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Rick Stroud, Greg Auman and Matt Baker

Don't expect a rush to judgment by the Bucs on CB Wright



Cornerback Eric Wright's arrest on suspicion of felony driving under the influence last week probably didn't sit well with new head coach Greg Schiano.

But that doesn't mean Wright will eventually meet the same fate as discarded safety Tanard Jackson or tight end Kellen Winslow.

For starters, the Bucs have to be cautious about a rush to judgment.

Remember when receiver Mike Williams was arrested on suspicion of DUI in November 2010? Williams immediately proclaimed his innocence and the Bucs played him later that week in a game against the 49ers. He passed a breath test on the scene that indicated his blood alcohol level was below the legal limit. Two months later, the Hillsborough County state attorney's office dropped the charge.

Wright, who signed a five-year, $37 million contract with the Bucs in March, was arrested July 2 after an injury accident near the Staples Center in downtown Los Angeles, according to police.

Los Angeles police said Central Traffic Division officers responded to an injury accident at James M. Wood and Georgia streets at 12:20 a.m. (PST). Wright, driving a Mercedes XLS luxury sports coupe, was involved in a rear-end collision with a Chevy Silverado.

Wright told police he had been drinking at a friend's house near Hollywood, and refused a Breathalyzer or field sobriety test. He was charged with felony DUI because the accident involved injury. The other driver involved complained of pain but declined medical treatment. Wright was not injured.

He was released after posting $100,000 bail. Wright has a court appearance July 23, three days before Bucs veterans are scheduled to report to training camp.

The BUcs guaranteed $15.5-million of Wright's deal. They need him to be their starting right cornerback, allowing Ronde Barber to move to safety. Financially and otherwise, it's not good business to cut ties with Wright.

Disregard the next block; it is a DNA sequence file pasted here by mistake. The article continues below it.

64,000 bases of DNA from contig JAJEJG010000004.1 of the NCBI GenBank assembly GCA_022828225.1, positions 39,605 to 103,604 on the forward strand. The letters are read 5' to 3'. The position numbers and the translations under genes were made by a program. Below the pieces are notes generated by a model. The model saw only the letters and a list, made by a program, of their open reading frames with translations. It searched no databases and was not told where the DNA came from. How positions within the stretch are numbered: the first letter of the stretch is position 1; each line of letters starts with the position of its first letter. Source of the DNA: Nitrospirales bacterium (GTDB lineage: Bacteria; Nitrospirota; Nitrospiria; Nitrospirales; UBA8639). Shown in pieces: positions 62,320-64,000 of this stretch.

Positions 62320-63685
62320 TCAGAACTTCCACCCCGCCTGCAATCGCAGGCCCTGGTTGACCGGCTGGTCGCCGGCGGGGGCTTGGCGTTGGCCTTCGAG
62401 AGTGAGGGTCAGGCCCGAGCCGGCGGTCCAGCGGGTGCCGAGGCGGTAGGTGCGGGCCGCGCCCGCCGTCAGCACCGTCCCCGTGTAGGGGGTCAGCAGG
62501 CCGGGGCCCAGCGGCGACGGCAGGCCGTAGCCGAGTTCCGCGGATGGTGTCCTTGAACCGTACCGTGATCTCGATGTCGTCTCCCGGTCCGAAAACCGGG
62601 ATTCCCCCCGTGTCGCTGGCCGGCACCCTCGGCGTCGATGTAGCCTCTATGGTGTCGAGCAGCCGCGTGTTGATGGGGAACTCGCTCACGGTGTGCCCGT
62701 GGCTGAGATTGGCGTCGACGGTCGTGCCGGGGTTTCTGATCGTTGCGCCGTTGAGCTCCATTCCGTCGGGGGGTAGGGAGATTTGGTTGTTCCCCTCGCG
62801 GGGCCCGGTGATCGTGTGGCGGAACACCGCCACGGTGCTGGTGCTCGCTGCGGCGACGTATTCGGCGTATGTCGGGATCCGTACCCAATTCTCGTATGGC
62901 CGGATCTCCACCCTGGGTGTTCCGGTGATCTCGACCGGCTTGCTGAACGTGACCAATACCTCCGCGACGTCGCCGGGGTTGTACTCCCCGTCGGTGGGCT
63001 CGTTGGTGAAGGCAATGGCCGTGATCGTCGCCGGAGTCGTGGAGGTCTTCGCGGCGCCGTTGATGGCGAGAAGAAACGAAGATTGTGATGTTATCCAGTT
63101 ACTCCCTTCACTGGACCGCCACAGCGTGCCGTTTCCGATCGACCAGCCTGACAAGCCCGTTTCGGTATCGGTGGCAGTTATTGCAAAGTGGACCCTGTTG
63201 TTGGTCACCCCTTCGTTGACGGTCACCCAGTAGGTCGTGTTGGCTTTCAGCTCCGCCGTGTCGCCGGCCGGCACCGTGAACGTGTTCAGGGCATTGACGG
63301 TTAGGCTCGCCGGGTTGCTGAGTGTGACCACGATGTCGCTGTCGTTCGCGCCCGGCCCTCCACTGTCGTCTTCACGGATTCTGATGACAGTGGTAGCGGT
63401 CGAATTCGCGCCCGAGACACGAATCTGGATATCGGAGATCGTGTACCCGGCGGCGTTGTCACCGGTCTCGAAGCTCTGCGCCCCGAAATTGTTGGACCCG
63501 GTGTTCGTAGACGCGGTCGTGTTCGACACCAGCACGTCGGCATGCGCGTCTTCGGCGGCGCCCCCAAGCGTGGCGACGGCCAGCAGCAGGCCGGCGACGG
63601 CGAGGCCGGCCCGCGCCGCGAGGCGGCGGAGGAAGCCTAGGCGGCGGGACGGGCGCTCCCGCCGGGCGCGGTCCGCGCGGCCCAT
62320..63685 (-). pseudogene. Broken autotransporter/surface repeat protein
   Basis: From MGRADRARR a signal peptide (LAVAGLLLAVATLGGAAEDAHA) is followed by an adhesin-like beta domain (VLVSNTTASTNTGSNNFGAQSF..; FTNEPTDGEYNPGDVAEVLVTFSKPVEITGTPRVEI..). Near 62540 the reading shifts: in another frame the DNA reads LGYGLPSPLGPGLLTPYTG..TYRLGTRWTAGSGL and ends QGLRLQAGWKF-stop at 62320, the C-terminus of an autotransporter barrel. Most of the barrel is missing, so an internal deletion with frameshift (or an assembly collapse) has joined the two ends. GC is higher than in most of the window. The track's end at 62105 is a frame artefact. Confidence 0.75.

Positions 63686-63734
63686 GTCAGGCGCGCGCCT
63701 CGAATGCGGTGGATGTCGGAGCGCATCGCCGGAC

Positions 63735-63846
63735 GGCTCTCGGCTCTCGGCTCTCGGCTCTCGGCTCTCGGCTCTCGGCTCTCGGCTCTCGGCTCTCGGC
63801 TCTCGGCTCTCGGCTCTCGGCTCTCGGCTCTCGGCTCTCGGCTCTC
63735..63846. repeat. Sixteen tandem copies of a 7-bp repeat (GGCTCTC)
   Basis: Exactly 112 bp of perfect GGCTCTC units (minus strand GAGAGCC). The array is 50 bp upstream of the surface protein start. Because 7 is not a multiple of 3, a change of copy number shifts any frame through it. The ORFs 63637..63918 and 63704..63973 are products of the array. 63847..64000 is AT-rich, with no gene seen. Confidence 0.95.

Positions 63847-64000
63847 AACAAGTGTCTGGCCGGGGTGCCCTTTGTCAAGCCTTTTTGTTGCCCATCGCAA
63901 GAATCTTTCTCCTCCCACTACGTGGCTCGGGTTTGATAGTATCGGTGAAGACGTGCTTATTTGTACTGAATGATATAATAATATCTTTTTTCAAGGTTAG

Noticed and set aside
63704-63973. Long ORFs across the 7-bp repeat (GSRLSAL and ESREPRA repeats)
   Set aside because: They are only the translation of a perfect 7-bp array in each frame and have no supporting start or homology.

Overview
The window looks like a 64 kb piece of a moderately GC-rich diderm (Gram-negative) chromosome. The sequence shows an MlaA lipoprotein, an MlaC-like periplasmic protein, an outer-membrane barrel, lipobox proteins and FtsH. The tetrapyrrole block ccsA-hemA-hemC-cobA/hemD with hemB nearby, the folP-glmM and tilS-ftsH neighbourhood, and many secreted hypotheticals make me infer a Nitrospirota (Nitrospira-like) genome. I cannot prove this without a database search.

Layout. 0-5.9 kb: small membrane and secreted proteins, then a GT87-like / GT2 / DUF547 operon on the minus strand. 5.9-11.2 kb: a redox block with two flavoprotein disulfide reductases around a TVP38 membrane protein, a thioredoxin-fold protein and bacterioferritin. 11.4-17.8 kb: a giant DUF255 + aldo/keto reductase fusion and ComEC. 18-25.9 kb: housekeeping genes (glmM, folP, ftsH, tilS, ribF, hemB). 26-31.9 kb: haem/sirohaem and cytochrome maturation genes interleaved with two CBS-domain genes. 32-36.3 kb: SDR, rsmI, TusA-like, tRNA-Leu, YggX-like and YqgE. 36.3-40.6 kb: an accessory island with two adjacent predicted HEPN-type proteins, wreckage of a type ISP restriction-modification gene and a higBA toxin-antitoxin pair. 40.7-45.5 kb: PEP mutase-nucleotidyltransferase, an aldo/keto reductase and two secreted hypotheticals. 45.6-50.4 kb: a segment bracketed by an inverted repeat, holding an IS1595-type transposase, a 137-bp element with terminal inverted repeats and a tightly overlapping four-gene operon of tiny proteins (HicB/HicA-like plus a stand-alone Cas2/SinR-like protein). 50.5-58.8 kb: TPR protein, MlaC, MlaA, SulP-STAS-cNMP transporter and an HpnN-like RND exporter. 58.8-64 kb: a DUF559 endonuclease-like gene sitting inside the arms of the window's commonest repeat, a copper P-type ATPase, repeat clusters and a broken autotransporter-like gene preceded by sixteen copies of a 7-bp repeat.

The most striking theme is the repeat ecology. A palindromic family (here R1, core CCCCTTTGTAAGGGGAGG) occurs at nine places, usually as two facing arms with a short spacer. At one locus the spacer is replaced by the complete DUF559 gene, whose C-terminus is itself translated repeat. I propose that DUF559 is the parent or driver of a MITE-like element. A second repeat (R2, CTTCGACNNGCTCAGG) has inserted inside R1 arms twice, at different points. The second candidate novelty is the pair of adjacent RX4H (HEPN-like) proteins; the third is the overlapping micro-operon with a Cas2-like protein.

NFL teams are also limited in their ability to unilaterally issue sanctions against players who run afoul of the law by the collective bargaining agreement, particularly without due process. Moreover, there's an understanding that any punishment levied by a team does not preclude NFL Commissioner Roger Goodell from implementing penalties as well.

Did Wright act responsibly by drinking and then driving? Definitely not. But the evidence, or lack thereof, may not demonstrate he violated the law.

Schiano has spent a lot of time talking about how he expects players to do things the right way. He wants Buccaneer men. Certainly, this arrest of a free agent he signed won't sit well with the Bucs head coach. Wright missed most of the off-season workouts and minicamps recovering from a non-football related illness.

But Wright is most likely not going to be released like Jackson, whose history of suspensions from the league are well documented. And he won't be traded like Winslow, who didn't buy in to Schiano's disciplined program. Disposition of Wright's DUI case could also take several months.

Schiano promises to hold his players to a high standard. But he also has to deal with them fairly.


[Last modified: Thursday, July 12, 2012 5:34pm]


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